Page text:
Increasing food intake of sows in late gestation 143taken for each period. Food samples and freeze driedfaecal samples were ground through a 1-mm sieve.Faecal samples were bulked together for each sowfor days 95 to 100 of gestation, days 2 to 4 of lactationand days 5 to 7 of lactation. Food samples andbulked faecal samples were then analysed forchromium III oxide (Fenton and Fenton, 1979), drymatter and gross energy (Association of OfficialAnalytical Chemists, 1990). Nitrogen content wasanalysed using an FP-428 Nitrogen Determinator,System: 601-700-900 (LECO Corporation, St Joseph,Michigan).Food intake (kg)1086420–1 +1 3 5 7 9 11 13 15 17 19 21 23Digestibility measurements made between days 95and 100 of gestation i.e. before the H v. N food intaketreatments began, provided a base line for each sowso that each was its own control. Those made in earlylactation were used to estimate the residual effect ofhigh level feeding in late gestation on digestibility inthe post-parturient period.Statistical analysesData for sow food intake, live weight (LW), fatness,changes in LW and fatness, pre-treatmentdigestibility, piglet number, LW and growth ratewere analysed using analyses of variance. Sources ofvariation were treatment (H or N food intake duringthe last 2 weeks of gestation), parity (P = 1, 2, or 3)and interactions between treatment and parity andsow within treatment ✕ parity (error term). Althoughsome sows were studied over more than one paritythey were considered as different individuals in eachparity. Preliminary analyses indicated no significanttreatment ✕ parity interactions and therefore onlymain effect least-square means are presented.Comparisons among parity least-square means weremade using Fisher’s protected least significantdifference (Ott, 1992). All computations were madeusing the MANOVA operation of SYSTAT (Wilkinson,1990).Data for digestibility during period 1 and period 2 oflactation were analysed using analyses of variancewith sources of whole plot variation of replicate (r =1, 2, 3 or 4), treatment (food intake in late gestation),parity (P = 1, 2 or 3), treatment ✕ parity, covariate ofpre-treatment digestibility, sow within replicate ✕treatment ✕ parity (error term), split plot variation ofthe periods (pd = 1 or 2) and period ✕ food intake,period ✕ parity and period ✕ treatment ✕ parityinteractions.Initial analyses established few treatment differencesand therefore step-wise multiple regressions acrossthe complete data set were used to studyrelationships between chosen parameters (Wilkinson,1990).Days from farrowingFigure 1 Lactation food intake of sows given high (❍) ornormal (●) food intakes in late gestation.ResultsThere were no significant interactions betweentreatment and parity for any of the variablesmeasured in this experiment.Daily food intakes of H and N sows during lategestation and lactation are illustrated in Figure 1.From day 100 of gestation until farrowing meandaily intakes of H and N sows were 3·9 (s.e. 0·04) and2·3 (s.e. 0·03) kg/day, respectively (P < 0·001). Therewas no difference in total lactation food intakebetween the two treatment groups (6·5 (s.e. 0·13) kg/day). H sows tended to eat less food than N sows onthe 1st day of lactation, 3·3 v. 4·0 kg respectively(P = 0·08). Food intake increased throughoutlactation with sows averaging 5·1 (s.e. 0·16) kg/dayin week 1, 6·6 (s.e. 0·20) kg/day in week 2 and 7·5(s.e. 0·20) kg/day in week 3 of lactation.Parity 2 and 3 sows ate more than parity 1 sowsthroughout lactation (P < 0·001), 7·1 (s.e. 0·21) kg/day v. 5·6 (s.e. 0·17) kg/day overall, respectively,although this effect was least on day 1 of lactationwhen food intake of parity 3 sows was notsignificantly greater than that of parity 1 sows.Patterns of food intake throughout lactation weresimilar for all three parities.Multiple regression analysis of food intake dataproduced the following equation:food intake during lactation (kg/day)= 5·29 (s.e. 0·651) + 0·88P (s.e. 0·167)– 0·08 B f (s.e. 0·029) + 0·56 LITWG 20 (s.e. 0·233)(R 2 = 0·383, P < 0·001) (1)where P = parity; B f = P2 backfat thickness atfarrowing (mm); LITWG 20 = average daily litter liveweightgain (kg) to day 20.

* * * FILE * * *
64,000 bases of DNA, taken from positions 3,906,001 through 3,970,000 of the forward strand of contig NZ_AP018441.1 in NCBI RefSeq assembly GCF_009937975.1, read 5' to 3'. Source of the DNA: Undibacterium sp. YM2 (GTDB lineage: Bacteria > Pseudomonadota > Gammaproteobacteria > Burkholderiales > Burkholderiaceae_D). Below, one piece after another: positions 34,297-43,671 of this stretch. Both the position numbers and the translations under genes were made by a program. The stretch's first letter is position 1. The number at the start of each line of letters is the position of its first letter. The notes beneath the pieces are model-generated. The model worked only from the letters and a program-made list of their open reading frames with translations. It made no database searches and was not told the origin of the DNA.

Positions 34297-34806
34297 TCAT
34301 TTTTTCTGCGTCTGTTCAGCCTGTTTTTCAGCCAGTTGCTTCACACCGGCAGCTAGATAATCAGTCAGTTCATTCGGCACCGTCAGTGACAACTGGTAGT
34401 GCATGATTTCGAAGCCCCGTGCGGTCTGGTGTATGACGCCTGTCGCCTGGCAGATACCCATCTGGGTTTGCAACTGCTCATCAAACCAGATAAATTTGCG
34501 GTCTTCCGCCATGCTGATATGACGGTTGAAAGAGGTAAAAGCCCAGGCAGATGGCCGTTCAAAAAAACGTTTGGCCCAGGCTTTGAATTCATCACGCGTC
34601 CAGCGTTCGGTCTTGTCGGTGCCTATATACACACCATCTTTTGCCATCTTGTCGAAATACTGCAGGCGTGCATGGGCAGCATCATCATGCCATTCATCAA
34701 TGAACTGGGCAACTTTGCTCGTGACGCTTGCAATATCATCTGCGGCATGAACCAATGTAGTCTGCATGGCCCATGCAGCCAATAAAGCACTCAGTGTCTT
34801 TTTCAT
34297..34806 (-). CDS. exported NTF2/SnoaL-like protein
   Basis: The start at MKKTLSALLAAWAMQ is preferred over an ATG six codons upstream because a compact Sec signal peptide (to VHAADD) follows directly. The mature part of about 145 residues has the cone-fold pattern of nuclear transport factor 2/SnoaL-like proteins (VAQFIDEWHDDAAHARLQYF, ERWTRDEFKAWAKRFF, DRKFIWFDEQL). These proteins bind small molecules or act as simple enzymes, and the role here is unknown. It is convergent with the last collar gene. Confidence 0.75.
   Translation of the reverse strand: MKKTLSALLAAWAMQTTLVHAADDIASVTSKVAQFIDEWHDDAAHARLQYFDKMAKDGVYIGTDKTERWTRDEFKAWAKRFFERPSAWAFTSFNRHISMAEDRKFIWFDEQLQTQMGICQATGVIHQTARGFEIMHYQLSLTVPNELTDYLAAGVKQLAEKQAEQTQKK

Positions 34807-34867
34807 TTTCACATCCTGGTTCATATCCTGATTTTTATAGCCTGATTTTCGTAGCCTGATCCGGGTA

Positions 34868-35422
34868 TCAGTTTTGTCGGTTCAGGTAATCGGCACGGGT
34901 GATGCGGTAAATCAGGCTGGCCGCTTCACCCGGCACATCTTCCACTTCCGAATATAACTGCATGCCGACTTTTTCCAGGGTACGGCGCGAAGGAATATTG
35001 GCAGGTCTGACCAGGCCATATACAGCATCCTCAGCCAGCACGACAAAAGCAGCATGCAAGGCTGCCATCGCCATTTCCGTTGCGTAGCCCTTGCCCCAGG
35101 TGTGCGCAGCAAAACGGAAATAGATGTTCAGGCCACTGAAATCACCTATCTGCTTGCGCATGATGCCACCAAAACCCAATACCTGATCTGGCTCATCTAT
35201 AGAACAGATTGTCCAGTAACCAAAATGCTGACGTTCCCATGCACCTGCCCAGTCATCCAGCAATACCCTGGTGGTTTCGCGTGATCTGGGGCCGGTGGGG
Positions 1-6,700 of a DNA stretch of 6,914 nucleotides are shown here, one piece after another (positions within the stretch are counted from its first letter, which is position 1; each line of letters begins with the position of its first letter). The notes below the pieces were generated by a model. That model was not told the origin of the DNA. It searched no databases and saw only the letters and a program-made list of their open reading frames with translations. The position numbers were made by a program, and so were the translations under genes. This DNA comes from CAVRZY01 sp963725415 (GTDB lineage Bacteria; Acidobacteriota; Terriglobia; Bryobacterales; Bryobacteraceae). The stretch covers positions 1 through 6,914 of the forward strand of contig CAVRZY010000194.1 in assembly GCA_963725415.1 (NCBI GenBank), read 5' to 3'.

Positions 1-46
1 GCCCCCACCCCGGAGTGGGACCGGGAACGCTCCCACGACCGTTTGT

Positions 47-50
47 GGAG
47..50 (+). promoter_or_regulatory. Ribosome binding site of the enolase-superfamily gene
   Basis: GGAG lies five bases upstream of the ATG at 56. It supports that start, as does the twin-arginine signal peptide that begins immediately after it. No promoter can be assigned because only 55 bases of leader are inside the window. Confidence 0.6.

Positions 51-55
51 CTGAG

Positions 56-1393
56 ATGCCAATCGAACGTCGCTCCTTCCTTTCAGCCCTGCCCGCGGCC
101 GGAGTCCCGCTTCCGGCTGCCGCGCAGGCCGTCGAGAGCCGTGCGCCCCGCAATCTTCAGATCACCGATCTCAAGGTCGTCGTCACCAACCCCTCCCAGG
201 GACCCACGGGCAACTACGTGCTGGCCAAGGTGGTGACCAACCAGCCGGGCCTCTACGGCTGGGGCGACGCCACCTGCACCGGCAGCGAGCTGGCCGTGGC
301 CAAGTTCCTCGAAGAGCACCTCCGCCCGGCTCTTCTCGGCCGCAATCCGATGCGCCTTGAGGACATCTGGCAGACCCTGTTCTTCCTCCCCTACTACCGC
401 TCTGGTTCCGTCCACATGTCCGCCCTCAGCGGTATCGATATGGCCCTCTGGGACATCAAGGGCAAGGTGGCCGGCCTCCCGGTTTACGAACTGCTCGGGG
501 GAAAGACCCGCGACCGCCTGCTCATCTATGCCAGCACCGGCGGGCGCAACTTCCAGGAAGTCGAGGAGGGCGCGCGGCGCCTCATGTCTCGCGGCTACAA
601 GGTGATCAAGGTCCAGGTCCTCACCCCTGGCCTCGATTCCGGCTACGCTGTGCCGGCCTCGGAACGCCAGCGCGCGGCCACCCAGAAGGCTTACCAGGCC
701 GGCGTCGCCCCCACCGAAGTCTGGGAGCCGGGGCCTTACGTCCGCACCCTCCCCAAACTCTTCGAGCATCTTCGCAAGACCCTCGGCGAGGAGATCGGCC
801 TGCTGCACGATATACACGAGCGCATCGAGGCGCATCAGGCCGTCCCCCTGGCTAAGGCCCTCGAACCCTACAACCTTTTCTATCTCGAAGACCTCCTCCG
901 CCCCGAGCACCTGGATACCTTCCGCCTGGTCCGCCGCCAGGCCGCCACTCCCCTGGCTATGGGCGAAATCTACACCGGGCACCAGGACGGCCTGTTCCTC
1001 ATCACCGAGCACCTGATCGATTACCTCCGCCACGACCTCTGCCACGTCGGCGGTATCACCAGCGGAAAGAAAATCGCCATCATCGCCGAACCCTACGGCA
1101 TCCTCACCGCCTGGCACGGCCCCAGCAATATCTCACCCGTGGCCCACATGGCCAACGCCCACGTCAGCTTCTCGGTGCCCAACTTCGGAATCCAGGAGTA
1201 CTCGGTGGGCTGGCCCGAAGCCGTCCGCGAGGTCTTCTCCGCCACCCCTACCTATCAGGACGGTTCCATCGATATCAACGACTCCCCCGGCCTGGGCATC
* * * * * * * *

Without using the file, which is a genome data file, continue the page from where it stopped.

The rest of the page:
144 Miller, Foxcroft and AherneLitter-weight gain was used as a measure of milkproduction since it has been demonstrated that thereis a strong relationship between milk production andlitter gain (e.g. Noblet et al., 1990).Equation 1 shows that mean daily food intake duringlactation increased with increasing sow parity andlitter weight gain (increased milk production) anddecreased with increasing sow fatness. Parity was abetter predictor of food intake than sow live weight.Sow backfat thickness at farrowing affected meandaily feed intake (P < 0·01) in addition to the effect ofparity but its influence on actual food intake wassmall, food intake declining by only 85 g/day for anincrease of 1 mm in sow backfat thickness atfarrowing. Food intake from day 100 of gestation tofarrowing was not a predictor of average daily foodintake throughout the lactation period.When regressions were computed for food intake ineach of the first 3 weeks of lactation it was found thatlitter growth rate, an indicator of milk production,became significantly correlated with food intake aslactation progressed and that sow fatness was nolonger correlated with food intake by week 3. Paritywas an important determinant of food intake in allweeks of lactation. Level of feeding from day 100 ofgestation to farrowing affected food intake in week 3of lactation. Increases of 1 kg/day in food intakefrom day 100 of gestation until farrowing resulted ina corresponding increase in food intake of 0·34 kg/day in week 3 of lactation:food intake during week 1 of lactation (kg/day)= 4·76 (s.e. 0·476) + 0·87P (s.e. 0·153)– 0·08B f (s.e. 0·026)(R 2 = 0·241, P < 0·001) (2)food intake during week 2 of lactation (kg/day)= 5·17 (s.e. 0·644) + 0·80P (s.e. 0·198)– 0·08B f (s.e. 0·031) + 0·77LITWG (s.e. 0·218)(R 2 = 0·315, P < 0·001) (3)food intake during week 3 of lactation (kg/day)= 5·54 (s.e. 1·220) + 1·10P (s.e. 0·333)– 0·02LWT f (s.e. 0·008) + 0·99LITWG (s.e.0·278) + 0·34GFI (s.e. 0·178)(R 2 = 0·380, P < 0·001) (4)where LWT f = live weight at farrowing (kg);LITWG = litter live-weight gain for respective week(kg); GFI = sow food intake from day 100 of gestationuntil farrowing (kg/day)Changes in live weight and backfatAt the start of the experiment (day 98 of gestation)there was no difference in live weight or backfatTable 2 Changes in live weight (LW) and backfat thickness†during late gestation and lactation in sows given high or normalfood intakes in late gestationHighNormalMean s.e. Mean s.e.LW at day 98 (kg) 202·9 2·44 208·7 2·21P2 backfat at day98 (mm) 19·2 0·62 19·5 0·57LW gain: breedingto day 98 (kg) 53·4 2·12 55·0 1·96Farrowing LW (kg) 207·8 2·96 205·2 2·75Farrowing P2 (mm) 19·5 0·63 18·0 0·58LW gain: breeding tofarrowing (kg) 57·6 2·47 51·2‡ 2·30LW gain: day 98 tofarrowing (kg) 3·9 1·44 –3·9*** 1·39P2 backfat gain: day98 to farrowing (mm) 0·2 0·25 –1·6*** 0·23LW gain: farrowingto weaning (kg) –8·5 2·17 –3·1§ 2·05P2 gain: farrowingto weaning (mm) –2·7 0·29 –2·2 0·27LW gain: day 98 toweaning (kg) –4·2 2·55 –7·4 2·38P2 gain: day 98 toweaning (mm) –2·6 0·39 –3·8* 0·36† P2 gain = gain in P2 backfat thickness.‡ P = 0·058.§ P = 0·075.between the two treatment groups (mean live weightwas 206·0 (s.d. 2·98) kg and mean P2 backfatthickness was 19·4 (s.d. 0·44) mm). N sows lost anaverage of 3·9 kg live weight and 1·6 mm backfatbetween day 98 and farrowing, whilst H sows gained3·9 kg live weight and 0·2 mm backfat (P < 0·001,Table 2).Sows from both treatments lost similar amounts ofbackfat during lactation so that from day 98 toweaning H sows lost an average of 1·2 mm less fatthan N sows (P < 0·05). H sows tended to lose moreweight during lactation than N sows (P = 0·075) sothat overall live-weight loss between day 98 ofgestation and weaning was similar for bothtreatments (Table 2).Piglet performancePiglet birth weight was not affected by food intake inlate gestation and there were no significantdifferences in any other aspect of piglet performancebetween the two treatment groups (see Table 3).Sows produced an average of 11·1 (s.e. 0·27) pigletsper litter of which 0·7 (s.e. 0·12) were stillborn. Aftercross-fostering to balance litter size, sows had anaverage of 9·4 (s.e. 0·17) piglets. Weight gain in the